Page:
New York’s top court rejected Facebook’s attempt to quash search warrants seeking customers’ information, in a 5-1 decision issued Tuesday.
The state Court of Appeals determined that the social media giant essentially was trying to appeal a lower-court ruling that wasn’t, in fact, appealable.
In doing so, the court didn’t technically rule on Facebook’s claim that the warrants — secured by Manhattan District Attorney Cyrus Vance Jr. in a wide-ranging probe of disability fraud — violated its Fourth Amendment rights against illegal search and seizure. Facebook wanted the authority to challenge search warrants on behalf of its clients.
Instead, the court upheld two lower court rulings saying that only a defendant, not the company, could challenge warrants and, further, search warrants had to be challenged in a criminal proceeding, not a civil one.
“Indeed, to hold otherwise would be to impermissibly and judicially create a right to appeal in a criminal matter that has not been authorized by our Legislature,” Judge Leslie Stein wrote for the majority.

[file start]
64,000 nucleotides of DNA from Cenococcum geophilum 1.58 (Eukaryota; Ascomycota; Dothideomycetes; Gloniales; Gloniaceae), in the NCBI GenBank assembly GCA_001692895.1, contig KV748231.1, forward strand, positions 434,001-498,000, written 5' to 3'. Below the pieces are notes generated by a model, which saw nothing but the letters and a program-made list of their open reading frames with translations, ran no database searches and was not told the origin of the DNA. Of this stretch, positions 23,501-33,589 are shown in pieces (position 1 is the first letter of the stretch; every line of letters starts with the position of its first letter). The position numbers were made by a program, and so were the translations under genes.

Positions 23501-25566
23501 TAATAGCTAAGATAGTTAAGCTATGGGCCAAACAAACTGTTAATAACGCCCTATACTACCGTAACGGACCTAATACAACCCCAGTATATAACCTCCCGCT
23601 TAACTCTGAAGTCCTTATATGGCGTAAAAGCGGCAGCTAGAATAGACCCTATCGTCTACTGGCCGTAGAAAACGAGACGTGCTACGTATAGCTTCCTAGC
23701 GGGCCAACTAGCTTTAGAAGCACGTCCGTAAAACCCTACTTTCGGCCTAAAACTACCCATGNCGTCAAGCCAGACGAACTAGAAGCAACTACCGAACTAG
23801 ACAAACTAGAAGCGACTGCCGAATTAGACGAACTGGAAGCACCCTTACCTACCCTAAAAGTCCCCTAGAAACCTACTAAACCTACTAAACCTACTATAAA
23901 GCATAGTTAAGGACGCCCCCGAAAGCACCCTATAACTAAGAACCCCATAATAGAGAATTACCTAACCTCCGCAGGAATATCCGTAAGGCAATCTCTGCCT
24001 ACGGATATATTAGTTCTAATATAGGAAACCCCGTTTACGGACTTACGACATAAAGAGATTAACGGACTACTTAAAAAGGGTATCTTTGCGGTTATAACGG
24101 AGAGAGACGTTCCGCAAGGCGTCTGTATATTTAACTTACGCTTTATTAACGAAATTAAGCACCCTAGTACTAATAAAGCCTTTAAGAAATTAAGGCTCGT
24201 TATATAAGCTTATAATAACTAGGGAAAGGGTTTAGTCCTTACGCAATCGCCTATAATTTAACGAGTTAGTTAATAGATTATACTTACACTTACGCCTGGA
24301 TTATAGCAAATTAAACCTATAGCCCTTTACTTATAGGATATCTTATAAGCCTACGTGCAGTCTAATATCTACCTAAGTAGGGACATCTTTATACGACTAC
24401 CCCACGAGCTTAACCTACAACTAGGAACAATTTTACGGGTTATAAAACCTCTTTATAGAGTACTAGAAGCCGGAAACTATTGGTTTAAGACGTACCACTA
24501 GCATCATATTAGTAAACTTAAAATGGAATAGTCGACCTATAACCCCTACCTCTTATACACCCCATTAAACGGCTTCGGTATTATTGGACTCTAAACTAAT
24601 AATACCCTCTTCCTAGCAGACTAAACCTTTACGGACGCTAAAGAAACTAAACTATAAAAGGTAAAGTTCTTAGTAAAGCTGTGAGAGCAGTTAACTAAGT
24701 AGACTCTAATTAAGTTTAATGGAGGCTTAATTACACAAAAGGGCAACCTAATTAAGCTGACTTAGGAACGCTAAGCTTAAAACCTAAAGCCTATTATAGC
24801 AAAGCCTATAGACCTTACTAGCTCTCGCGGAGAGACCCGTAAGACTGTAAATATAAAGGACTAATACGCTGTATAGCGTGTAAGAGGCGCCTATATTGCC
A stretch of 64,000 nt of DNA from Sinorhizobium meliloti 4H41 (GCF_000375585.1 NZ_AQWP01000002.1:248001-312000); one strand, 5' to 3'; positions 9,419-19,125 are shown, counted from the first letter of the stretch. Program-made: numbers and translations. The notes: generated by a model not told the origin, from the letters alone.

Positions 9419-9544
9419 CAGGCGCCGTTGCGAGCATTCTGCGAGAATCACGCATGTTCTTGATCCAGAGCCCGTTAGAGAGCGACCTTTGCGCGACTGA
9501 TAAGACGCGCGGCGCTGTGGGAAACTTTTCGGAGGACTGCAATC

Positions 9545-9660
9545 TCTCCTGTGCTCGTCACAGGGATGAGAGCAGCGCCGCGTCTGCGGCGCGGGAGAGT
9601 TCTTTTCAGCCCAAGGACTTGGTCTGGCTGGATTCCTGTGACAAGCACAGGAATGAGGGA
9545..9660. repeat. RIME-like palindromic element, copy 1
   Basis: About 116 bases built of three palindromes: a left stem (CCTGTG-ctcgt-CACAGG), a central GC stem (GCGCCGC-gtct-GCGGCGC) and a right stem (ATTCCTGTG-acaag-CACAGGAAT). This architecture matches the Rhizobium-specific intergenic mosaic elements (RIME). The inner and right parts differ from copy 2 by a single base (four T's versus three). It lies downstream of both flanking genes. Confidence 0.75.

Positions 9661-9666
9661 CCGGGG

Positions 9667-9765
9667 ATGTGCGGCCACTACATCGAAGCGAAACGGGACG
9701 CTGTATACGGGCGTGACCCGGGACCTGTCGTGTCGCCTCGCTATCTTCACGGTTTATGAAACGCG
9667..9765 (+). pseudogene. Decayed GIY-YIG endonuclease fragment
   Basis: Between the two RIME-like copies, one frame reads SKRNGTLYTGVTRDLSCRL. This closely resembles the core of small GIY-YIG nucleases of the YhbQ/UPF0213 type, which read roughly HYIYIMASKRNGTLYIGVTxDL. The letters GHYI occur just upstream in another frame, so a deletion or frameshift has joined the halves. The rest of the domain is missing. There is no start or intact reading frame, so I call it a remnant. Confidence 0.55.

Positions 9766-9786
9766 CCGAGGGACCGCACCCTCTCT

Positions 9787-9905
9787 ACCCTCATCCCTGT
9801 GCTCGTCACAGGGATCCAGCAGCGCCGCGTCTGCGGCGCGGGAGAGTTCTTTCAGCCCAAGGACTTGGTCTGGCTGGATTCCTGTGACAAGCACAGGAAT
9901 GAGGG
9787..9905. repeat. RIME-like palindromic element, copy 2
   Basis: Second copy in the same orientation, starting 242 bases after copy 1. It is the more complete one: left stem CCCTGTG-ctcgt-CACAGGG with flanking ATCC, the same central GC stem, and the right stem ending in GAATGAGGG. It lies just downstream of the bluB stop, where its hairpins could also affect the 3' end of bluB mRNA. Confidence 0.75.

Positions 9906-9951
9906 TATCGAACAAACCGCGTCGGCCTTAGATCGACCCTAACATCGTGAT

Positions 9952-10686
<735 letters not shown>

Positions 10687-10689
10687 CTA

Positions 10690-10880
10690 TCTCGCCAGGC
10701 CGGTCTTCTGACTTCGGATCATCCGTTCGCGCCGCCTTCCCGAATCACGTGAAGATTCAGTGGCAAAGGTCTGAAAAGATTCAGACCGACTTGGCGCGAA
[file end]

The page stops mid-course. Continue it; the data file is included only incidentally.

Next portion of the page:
Judge Rowan D. Wilson, the newest member of the court, dissented, saying that the majority misinterpreted the law and that Congress clearly has “granted service providers with a statutory right to quash” subpoenas.
The criminal case stems from Vance’s investigation of more than 130 cases of disability fraud lodged against police officers and former public employees. It was a fraud scheme allegedly masterminded by Massapequa attorney Raymond Lavallee, who pleaded guilty in 2015 to conspiracy charges.
So far, more than 100 individuals have been convicted, including 62 whose Facebook records were used in the case. Vance had sought records on 381 individuals.
Though Facebook fought on the legal front, it turned over records to prosecutors. One Facebook photograph that surfaced featured a former police officer, allegedly disabled, zipping around on a water motorcycle. Another showed a supposedly disabled man lifting a marlin he caught while deep-sea fishing.
In July 2015, a midlevel appeals court rejected Facebook’s claims that it could assert the Fourth Amendment rights of its users.
Civil liberties groups, other social media companies (Twitter, Meetup, Foursquare), computer giants Apple and Microsoft, and criminal defense attorneys have filed legal briefs in the case supporting Facebook.
Vance was “pleased with the outcome,” a spokeswoman said.
Facebook’s attorney didn’t comment immediately on the outcome.